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Age-related Neurological Changes

provide a response for both posts with reference. I have also attached a sample example of a response. Please separate the responses with its own post. 150 words each responses with reference

Part 1 Post

Age-related Neurological Changes

Aging results to various changes in both central nervous system and peripheral nervous system. As an individual age, the brain and other organs of the nervous system undergo various natural changes. Both the brain and the spinal cord become atrophied; thus, losing nerve cells and weight (MedPlus, 2020). Additionally, the nerves cells (neurons) begin to pass messages slowly. As an individual is aging, he or she losses approximately 10,000 nerve cells every day (MedPlus, 2020). While there is a physiological loss of all cell types in the body as an aging process, nerve cells do not reproduce; therefore, the lost cells are never replaced. This loss of nerve cells affects the entire nervous system due to decreased functioning of the nervous system (MedPlus, 2020). For example, the function of neurotransmitters is affected as a result of decreasing number of nerve cells in different parts of the brain and other organs of the nervous system. Age-related physiological changes in the central nervous system include sensory motor changes, altered neuroendocrine, and reticular activating system (RAS) (Module 6 Lecture Materials and Resources).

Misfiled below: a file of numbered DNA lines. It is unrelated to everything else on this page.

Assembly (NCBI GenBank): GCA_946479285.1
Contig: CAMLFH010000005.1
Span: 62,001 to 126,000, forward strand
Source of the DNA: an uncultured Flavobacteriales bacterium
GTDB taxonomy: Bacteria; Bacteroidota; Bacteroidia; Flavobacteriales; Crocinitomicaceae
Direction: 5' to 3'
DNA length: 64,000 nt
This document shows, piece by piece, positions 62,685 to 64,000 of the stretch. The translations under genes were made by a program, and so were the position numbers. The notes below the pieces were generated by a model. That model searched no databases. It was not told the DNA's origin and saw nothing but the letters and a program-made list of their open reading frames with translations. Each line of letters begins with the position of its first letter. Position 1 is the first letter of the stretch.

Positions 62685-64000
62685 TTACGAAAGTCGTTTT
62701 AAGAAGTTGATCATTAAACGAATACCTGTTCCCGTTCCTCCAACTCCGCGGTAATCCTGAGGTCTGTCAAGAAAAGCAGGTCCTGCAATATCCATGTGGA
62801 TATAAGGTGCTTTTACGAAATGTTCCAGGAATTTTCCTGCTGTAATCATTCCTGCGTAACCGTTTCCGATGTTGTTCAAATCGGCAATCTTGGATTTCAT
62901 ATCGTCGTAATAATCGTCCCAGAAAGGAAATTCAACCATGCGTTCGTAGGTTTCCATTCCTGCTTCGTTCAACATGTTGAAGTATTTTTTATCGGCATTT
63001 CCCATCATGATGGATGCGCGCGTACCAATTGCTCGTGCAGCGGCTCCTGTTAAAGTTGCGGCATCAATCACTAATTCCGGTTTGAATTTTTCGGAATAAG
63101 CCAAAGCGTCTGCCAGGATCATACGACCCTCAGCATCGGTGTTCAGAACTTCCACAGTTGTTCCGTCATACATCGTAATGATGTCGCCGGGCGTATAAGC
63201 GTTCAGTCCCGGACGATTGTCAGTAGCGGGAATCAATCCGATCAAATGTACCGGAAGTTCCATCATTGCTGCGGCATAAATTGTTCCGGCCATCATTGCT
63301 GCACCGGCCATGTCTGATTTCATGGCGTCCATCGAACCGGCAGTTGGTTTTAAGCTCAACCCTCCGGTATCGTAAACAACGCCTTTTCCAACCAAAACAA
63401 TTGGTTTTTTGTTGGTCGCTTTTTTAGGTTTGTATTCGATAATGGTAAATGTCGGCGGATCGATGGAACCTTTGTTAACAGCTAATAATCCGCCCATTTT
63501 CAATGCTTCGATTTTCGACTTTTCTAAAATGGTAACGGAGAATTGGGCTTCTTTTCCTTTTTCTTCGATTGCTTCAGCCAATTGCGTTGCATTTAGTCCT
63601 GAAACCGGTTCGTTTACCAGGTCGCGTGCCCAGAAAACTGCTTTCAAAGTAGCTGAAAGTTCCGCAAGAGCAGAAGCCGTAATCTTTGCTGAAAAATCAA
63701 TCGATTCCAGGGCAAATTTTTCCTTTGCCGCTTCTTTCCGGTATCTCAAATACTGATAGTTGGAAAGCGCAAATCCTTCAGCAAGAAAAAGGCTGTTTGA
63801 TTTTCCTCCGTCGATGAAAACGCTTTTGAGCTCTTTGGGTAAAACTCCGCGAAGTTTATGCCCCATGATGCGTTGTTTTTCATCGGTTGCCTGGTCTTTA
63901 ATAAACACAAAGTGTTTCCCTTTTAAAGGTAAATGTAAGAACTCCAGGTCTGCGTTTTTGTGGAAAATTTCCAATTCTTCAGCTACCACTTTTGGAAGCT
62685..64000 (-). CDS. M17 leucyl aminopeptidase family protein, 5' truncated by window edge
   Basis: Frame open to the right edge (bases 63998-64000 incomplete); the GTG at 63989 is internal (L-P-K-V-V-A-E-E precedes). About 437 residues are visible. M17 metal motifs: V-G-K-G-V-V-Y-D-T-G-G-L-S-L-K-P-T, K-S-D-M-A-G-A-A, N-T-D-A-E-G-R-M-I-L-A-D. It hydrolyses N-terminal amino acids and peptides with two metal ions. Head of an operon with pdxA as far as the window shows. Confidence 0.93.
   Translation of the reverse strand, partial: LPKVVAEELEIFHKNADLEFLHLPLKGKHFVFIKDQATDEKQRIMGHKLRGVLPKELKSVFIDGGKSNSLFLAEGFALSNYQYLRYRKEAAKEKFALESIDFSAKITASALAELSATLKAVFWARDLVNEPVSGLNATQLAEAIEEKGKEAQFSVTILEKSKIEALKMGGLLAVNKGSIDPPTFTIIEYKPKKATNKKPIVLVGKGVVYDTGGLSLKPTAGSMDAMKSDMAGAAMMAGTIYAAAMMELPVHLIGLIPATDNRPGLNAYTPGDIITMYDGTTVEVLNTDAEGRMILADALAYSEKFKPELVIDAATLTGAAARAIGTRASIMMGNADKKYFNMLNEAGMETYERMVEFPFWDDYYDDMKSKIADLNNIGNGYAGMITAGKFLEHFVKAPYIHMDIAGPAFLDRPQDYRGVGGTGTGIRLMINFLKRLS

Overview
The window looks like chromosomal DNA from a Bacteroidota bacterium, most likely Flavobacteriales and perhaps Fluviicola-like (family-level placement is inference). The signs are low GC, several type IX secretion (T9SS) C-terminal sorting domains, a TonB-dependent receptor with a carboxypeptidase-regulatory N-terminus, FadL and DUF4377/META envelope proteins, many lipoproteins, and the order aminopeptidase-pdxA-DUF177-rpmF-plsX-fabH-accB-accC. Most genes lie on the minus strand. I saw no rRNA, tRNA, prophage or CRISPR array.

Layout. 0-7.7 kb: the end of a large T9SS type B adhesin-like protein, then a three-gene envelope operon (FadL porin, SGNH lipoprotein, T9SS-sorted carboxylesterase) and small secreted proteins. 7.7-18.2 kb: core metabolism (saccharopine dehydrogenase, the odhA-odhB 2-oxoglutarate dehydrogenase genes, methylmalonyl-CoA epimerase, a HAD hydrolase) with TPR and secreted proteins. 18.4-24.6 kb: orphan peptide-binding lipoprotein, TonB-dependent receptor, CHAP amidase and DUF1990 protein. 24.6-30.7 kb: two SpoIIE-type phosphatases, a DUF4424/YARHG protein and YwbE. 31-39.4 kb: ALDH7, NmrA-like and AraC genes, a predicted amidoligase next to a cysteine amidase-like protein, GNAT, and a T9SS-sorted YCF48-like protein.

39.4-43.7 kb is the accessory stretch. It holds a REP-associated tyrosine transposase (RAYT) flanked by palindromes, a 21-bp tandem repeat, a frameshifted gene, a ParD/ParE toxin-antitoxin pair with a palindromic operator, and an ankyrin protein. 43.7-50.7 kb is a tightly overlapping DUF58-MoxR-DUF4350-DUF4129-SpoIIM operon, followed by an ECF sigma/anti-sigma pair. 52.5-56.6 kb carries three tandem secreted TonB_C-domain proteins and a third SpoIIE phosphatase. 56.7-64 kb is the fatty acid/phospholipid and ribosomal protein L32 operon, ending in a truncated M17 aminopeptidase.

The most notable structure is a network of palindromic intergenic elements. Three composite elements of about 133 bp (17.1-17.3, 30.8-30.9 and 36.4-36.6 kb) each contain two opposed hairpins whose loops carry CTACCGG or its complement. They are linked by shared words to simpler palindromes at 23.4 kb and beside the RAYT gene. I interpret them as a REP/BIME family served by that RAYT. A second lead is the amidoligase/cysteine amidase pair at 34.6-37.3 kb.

These age-related neurologic changes involve hippocampus changes, such as synapse loss in the neurons, structural changes, diminished glucose metabolism, alteration of neuroglia cells, and decreased microvascular integrity. Additionally, there is reduced cerebrospinal fluid (CSF) turnover (Module 6 Lecture Materials and Resources). Other age-related physiologic changes in the nervous system are neurochemical and neurodegenerative changes in the cerebellum. These age-related changes may be contributed by accumulation of waste products and other chemicals such as beta amyloid that result from the breakdown of neurons. This may lead to formation of abnormal changes called tangles and plaques in the brain (Module 6 Lecture Materials and Resources).The changes in the peripheral nervous system include reduction or loss of sensation and reflexes. These changes in the peripheral nervous system may lead to movement problems. Lower memory and thinking are part of normal aging. The rate of nerve cell degeneration determines how memory and thinking of an individual diminishes.